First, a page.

The article focuses on the theoretical framework, objectives and tools of consumer policy. The author examines the issue on the basis of research reports focusing on consumer policy and discusses business practices in this area in OECD countries. The author shows that consumer policy is primarily based on the theory of information asymmetry, the transaction costs theory and behavioral economics. Another source of consumer policy is observation of market changes and commercial practices used, Lissowska says. The author reviews consumer policy tools used in OECD countries. The research confirms that consumer policy can help avoid the pitfalls of excessive protectionism. Consumer policy can be asymmetrical and protectionist to a minimum extent, Lissowska says. It benefits producers by helping them increase the competitive advantages of their goods and services and encouraging them to innovate.The latest economic crisis has demonstrated that consumer policy is indispensable, the author says, and that consumers should be protected from the implications of risky decisions.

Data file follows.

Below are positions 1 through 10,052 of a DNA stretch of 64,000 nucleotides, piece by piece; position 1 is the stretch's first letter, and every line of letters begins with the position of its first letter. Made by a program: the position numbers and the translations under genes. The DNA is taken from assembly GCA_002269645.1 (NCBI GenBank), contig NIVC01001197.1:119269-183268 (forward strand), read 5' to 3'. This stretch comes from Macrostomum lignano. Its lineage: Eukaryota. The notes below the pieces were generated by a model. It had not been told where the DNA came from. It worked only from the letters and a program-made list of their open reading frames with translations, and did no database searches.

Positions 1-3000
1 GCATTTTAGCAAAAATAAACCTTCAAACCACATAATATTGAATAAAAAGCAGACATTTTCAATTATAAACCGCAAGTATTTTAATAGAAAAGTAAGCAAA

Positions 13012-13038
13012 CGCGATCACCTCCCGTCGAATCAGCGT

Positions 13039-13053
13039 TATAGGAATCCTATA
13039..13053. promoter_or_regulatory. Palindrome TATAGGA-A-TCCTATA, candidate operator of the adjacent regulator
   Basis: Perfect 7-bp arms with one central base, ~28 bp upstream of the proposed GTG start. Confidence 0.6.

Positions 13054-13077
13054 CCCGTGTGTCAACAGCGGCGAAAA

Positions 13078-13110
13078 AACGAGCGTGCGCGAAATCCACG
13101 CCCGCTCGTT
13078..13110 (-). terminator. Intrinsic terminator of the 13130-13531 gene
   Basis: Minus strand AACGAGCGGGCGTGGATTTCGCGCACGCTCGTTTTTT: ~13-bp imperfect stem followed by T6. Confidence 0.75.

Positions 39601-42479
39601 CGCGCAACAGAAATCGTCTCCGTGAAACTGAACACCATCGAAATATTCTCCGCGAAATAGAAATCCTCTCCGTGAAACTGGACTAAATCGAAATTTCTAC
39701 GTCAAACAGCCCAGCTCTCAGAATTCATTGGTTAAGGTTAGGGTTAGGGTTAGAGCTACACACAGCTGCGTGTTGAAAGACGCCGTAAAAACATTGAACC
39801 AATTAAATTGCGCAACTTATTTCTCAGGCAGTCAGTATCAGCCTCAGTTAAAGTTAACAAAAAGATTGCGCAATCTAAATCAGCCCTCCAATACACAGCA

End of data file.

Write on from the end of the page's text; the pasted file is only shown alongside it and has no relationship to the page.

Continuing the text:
Financed by the National Centre for Research and Development under grant No. SP/I/1/77065/10 by the strategic scientific research and experimental development program:
SYNAT - “Interdisciplinary System for Interactive Scientific and Scientific-Technical Information”.